And the creeping suspicion we'll lose many more beloved habitats and life forms before we've seen the end of the Anthropocene.

Immature Henricia

Wednesday, 18 July 2018

WW: Golf pollution

(I have no idea why golfers are so avid to bat their little balls into the world's watercourses, but I wish they would stop. Here you see just four of about a dozen I encountered on the tideland a few days ago.

I once snorkelled around a small island that was within view of several waterfront houses, and collected a bucketful of balls off the bottom in the process. The presence of a few more on the littoral itself suggested someone in those houses was playing "hit the island".

Another time my nephew and I were anchored in a pretty little bay, fishing, and a householder came out and started driving at
us. His shots consistently fell short, and I suspect he knew we were out of range and meant no insult beyond a little joke, but... fishing, remember? I'd bet the bottom beneath us was already littered with those insufferable little plastic balls.

This snotty habit probably has little environmental impact beyond unsightliness, but it's still contemptuous and annoying.

Grow up, people.)

Thursday, 12 July 2018

Rock Groups 2018

Inuksuk Gardens Peggys Cove

Well, it's somehow July again, which means it's time to invert the year's box of rock groups.

As I explain each July, my unearned facility for naming rock groups has kept me hoarding same since I was a teenager. As I have no outlet for this superpower, I commend them to the world here.

The rules remain constant:

1. Anybody who wants one for their group is welcome to it. I claim no copyright, trademark, patent, or juju.

2. Be aware that sometimes my muse two-times me, so if you see something you like, vet it carefully to be sure someone hasn't already had the same idea.

3. The genre suggestions that follow some entries are my fancy alone. If a name implies a different sound to you, have at it.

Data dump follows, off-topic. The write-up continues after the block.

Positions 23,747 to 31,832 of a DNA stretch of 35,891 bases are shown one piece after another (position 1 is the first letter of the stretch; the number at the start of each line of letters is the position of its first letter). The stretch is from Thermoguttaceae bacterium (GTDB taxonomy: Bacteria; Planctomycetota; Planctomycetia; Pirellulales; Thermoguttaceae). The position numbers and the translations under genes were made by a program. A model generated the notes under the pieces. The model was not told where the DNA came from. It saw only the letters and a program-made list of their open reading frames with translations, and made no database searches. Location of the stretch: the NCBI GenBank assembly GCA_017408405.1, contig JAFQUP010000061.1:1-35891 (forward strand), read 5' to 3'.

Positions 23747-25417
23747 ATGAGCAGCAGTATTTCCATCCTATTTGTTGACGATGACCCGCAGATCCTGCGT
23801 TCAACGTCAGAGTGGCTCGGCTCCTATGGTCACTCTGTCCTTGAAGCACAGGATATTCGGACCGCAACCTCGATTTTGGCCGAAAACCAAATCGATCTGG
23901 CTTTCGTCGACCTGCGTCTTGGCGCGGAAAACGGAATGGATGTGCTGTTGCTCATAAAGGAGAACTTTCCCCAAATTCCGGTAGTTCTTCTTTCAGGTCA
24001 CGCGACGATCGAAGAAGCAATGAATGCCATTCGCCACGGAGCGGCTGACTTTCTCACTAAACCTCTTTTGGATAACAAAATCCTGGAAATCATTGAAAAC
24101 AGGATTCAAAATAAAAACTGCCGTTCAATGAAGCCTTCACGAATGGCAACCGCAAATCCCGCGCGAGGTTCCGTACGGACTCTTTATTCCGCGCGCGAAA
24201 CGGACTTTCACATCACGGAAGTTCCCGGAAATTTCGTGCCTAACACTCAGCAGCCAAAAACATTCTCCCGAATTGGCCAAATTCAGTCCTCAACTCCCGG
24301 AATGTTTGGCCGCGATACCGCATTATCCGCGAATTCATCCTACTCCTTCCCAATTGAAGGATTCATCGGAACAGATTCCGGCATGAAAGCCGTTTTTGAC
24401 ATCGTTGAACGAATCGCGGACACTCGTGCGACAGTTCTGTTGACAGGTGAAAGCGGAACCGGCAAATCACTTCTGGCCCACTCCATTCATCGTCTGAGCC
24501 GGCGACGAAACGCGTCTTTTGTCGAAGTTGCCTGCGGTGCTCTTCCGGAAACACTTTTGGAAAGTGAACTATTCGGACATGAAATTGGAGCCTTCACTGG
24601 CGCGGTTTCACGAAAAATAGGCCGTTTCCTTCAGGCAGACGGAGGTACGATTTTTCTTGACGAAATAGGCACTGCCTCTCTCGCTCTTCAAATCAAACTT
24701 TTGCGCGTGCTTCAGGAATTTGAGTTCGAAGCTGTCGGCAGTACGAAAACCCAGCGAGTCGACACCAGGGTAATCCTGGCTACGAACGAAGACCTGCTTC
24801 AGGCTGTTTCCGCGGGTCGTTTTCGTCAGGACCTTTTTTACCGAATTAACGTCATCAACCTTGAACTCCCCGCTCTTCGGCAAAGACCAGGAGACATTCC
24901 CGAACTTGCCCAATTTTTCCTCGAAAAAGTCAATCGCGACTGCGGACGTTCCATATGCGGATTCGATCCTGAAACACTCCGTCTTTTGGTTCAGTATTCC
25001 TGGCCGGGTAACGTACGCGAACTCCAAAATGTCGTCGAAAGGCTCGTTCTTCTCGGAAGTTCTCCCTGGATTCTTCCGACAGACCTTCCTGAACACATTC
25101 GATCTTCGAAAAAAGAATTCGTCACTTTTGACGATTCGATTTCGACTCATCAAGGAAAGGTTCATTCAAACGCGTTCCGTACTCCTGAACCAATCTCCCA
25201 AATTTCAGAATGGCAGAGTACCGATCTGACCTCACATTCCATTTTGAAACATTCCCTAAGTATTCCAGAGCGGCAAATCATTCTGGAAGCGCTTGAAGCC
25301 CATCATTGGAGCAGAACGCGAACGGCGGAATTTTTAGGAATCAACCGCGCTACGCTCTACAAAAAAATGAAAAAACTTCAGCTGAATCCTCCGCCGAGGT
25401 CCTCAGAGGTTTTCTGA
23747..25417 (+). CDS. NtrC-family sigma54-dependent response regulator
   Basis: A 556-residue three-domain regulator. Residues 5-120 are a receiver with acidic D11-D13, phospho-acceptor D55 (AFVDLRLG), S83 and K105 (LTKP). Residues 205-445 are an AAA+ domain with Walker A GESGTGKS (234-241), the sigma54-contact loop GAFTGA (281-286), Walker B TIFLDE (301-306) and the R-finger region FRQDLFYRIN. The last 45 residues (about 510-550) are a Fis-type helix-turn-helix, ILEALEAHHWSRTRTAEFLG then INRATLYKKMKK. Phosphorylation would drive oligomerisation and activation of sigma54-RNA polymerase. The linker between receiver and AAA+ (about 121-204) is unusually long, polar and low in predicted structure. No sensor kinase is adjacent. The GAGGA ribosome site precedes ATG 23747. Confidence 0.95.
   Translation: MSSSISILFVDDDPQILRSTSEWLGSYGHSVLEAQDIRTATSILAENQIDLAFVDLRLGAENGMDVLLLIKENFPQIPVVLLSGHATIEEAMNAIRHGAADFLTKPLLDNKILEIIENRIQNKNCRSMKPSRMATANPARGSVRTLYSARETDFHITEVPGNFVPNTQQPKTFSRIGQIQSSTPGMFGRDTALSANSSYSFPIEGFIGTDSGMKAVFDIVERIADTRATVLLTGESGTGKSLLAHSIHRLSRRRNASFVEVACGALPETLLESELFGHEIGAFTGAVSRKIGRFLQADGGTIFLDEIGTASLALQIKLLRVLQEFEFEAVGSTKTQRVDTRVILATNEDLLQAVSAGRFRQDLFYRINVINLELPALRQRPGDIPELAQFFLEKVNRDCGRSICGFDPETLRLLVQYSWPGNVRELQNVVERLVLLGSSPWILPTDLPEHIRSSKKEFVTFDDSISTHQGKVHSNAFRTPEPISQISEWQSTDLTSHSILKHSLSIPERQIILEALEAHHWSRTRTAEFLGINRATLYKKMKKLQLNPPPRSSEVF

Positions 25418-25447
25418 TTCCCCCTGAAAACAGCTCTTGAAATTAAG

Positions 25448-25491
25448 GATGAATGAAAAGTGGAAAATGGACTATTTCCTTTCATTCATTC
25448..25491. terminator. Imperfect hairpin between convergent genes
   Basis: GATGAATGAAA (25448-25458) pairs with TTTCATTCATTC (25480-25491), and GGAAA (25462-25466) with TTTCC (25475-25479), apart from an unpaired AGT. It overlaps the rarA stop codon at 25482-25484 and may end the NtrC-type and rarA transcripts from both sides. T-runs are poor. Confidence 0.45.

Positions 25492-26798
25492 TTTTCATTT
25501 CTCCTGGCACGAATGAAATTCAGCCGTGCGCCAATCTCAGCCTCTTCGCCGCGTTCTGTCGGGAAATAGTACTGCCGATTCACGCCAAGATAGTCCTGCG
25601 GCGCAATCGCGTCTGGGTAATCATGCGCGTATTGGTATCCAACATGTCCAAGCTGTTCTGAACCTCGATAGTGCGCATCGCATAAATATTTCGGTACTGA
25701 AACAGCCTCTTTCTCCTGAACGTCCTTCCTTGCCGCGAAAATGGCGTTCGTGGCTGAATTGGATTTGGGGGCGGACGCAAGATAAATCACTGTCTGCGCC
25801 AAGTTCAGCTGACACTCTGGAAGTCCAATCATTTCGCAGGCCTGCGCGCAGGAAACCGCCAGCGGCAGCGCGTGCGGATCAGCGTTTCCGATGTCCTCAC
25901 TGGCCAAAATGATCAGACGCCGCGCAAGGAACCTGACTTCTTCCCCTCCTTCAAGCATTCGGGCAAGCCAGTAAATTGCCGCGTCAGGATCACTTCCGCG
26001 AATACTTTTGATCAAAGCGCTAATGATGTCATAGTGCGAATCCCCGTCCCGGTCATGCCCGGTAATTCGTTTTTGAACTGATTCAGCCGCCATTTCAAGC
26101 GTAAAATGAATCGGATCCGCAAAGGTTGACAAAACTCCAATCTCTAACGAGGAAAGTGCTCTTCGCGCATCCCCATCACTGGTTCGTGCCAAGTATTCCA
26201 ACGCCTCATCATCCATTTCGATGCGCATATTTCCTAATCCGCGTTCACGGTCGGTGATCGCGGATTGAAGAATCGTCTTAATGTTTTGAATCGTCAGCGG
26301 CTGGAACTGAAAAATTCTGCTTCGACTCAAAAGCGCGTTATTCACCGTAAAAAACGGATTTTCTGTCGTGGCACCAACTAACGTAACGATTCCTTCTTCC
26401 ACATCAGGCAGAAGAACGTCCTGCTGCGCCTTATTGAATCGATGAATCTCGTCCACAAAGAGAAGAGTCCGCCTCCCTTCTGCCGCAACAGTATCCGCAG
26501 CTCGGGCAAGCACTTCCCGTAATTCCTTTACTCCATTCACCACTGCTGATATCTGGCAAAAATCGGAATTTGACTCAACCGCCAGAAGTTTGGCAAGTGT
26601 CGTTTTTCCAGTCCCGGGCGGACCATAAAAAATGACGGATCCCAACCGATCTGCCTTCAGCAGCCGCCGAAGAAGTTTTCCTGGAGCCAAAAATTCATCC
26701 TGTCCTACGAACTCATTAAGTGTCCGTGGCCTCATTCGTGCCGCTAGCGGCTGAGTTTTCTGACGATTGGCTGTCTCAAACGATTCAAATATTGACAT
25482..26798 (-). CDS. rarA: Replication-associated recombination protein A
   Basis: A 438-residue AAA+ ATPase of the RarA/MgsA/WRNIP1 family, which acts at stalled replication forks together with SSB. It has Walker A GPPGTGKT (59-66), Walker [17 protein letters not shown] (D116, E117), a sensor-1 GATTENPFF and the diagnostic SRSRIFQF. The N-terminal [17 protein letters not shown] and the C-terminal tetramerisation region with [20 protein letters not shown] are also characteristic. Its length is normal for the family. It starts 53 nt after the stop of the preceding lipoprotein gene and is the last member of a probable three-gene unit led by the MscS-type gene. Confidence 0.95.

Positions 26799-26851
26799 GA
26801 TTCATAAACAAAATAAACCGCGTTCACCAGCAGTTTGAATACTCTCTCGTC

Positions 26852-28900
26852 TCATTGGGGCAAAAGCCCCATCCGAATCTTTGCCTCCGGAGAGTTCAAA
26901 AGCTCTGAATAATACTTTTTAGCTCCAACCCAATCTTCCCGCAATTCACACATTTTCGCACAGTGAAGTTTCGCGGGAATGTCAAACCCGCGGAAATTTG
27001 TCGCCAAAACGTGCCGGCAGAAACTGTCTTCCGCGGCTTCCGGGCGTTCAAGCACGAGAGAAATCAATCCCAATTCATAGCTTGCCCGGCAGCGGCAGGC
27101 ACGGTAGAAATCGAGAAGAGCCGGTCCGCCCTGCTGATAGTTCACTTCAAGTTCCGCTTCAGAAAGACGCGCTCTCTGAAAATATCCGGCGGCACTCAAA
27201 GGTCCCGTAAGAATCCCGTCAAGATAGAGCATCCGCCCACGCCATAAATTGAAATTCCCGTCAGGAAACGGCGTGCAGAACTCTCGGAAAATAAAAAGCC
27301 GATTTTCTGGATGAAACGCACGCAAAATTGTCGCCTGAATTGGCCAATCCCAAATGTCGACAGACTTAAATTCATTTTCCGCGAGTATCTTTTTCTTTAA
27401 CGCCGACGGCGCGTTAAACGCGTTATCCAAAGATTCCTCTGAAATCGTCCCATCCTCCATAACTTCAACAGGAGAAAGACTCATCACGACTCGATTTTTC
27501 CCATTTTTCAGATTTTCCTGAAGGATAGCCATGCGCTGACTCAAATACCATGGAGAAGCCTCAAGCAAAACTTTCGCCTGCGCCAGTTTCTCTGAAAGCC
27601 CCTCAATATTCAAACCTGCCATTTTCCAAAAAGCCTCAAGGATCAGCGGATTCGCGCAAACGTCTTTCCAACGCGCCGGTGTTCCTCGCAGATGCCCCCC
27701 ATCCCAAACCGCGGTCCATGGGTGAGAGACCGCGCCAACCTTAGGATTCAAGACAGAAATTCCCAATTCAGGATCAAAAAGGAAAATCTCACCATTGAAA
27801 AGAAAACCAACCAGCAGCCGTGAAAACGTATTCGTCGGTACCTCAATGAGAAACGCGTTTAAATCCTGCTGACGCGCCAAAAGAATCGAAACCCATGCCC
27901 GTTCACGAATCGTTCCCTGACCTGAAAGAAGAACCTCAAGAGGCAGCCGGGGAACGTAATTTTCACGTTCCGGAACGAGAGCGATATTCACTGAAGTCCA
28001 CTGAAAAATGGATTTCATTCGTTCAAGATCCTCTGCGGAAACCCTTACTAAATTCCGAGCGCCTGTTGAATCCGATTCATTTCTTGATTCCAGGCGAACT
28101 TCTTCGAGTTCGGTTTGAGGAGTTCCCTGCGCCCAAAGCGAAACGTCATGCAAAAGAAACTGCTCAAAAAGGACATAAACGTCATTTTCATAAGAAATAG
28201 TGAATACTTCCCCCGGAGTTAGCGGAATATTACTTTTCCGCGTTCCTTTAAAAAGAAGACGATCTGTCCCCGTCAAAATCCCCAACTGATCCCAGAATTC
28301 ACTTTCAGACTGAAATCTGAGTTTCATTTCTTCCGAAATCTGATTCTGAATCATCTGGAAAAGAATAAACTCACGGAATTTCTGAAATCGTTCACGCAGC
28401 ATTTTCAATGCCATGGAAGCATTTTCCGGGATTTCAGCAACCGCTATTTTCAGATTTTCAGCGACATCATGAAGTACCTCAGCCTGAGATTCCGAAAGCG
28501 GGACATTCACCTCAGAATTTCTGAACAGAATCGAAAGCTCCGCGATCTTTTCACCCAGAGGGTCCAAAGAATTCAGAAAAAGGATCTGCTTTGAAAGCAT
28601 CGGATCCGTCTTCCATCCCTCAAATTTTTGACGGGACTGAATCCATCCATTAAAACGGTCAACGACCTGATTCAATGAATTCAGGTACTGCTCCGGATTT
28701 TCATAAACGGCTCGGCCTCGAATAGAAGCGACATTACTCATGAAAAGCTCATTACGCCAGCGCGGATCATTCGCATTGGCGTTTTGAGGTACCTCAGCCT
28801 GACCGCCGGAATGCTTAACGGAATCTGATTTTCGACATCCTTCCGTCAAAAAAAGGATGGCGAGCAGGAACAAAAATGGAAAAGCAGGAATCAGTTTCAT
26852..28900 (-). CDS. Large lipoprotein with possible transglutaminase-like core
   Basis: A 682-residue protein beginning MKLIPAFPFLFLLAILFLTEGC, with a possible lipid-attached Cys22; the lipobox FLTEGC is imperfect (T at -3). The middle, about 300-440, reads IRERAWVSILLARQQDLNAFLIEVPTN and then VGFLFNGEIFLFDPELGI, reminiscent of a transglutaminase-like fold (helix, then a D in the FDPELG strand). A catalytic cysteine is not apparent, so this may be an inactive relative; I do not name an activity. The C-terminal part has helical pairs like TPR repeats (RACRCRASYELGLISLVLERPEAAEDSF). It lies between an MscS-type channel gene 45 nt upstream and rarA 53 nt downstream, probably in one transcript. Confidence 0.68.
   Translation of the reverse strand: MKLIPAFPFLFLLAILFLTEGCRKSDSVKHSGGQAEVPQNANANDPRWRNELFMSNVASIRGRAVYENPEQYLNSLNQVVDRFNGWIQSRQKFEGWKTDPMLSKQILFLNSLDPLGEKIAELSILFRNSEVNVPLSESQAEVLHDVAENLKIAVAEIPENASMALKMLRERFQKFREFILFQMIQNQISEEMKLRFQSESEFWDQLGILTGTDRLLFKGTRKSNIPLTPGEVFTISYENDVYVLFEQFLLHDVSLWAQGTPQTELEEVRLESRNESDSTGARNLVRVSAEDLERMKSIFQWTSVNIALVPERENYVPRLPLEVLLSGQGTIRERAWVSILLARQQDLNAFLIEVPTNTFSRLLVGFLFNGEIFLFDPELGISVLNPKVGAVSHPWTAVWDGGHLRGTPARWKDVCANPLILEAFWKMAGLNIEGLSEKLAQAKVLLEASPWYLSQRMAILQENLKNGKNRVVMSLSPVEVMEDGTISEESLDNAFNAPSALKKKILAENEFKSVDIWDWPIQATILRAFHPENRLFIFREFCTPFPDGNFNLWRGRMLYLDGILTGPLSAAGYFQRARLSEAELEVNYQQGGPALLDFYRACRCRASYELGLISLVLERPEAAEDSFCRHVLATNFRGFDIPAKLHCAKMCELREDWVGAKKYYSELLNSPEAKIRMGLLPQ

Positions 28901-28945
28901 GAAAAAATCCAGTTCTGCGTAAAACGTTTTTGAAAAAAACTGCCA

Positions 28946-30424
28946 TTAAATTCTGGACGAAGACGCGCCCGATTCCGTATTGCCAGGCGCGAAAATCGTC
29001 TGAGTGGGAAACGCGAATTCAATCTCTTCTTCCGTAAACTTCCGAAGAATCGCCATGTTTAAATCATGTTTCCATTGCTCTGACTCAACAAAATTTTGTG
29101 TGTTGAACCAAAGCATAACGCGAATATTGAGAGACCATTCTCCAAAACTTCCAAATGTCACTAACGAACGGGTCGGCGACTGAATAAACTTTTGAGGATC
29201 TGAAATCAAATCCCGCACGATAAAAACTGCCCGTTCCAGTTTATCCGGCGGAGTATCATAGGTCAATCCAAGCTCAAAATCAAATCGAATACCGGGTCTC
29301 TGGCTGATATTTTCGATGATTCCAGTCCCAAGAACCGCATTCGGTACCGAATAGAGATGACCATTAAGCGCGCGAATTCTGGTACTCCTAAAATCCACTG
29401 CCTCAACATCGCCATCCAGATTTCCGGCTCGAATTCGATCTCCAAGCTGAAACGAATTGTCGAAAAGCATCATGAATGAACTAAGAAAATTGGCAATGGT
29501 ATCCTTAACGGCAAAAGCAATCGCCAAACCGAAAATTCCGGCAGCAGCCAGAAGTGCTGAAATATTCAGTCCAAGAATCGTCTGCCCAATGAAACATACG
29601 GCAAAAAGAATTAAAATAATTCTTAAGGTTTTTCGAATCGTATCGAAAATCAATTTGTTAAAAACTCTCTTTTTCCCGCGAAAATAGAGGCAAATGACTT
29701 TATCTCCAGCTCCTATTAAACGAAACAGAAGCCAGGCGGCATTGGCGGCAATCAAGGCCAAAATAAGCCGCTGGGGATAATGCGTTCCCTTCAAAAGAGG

4. All who assume these identities are entitled to tell interviewers they were named by a Zen hermit monk. Because that is the awesomest of rock 'n' roll backstories.

Harken therefore ye unto:

Rock Groups 2018

(A service mark of Rusty Ring® Zen hermit products. No rights reserved.)

Logjam (Northwest country rock)
Ice Train
Elvet Velvis (courtesy of my brother Fletcher)
ASA (Canadian rock)
Blue Highways
Briar Blade
The Wadcutters
Enumclaw (that's EE-numb-claw)
Davy Jones and the MTC
The Tank Tops
Betty Bell and the Dial-Tones
Große Straße
Danny Dillinger and the Usual Suspects
Gila Joe and the Rattlers (rockabilly)
The 9 Lords of Li Ping
Whitby Manor (emo)
Stream of Conscience
Ignore Amos
The Whangdoodles
The Dogs of War
Big Bill and the Fruits of Labour
The New Christy Wastrels
Boiled White
Blank Reg (as in the short form of Reginald)
Uppish With People
Endangered Eel
Drumnadrochit (Scottish folk rock)
Pygargue (French power rock)
African Genesis (soul)
Brother John and the Crimonious Clarks
The Cut-Outs (ask an old person for the reference)
Trump T. Trump and the Indelible Stains
Los Focos
Rubber Puppies
Led Sadr and The Brass Sponge
Ouch Mouse

(Photo of inuksuks at Peggy's Cove Lighthouse courtesy of Shawn M. Kent and Wikimedia Commons.)

Wednesday, 11 July 2018

WW: Giant agate

Thursday, 5 July 2018

Forest Practice

Buddhist monk meditation As I was nearing the end of the night sit, I heard something big go bump beyond the ravine.

I blanched. A bear?

There are few things more disheartening than sitting lotus in the woods, holding mudra, back straight, in full monk mode, and something frightening happens.

Before, you were Zen Guy. Now you're just a dork.

Fortunately, I'm good at dork.

(Adapted from 100 Days on the Mountain, copyright RK Henderson. Photo courtesy of Wikimedia Commons and a generous photographer.)

Wednesday, 4 July 2018

WW: Anorak

(Doyenne of the offshore pirates, since gone straight but still just as cutting-edge. Hear her here.)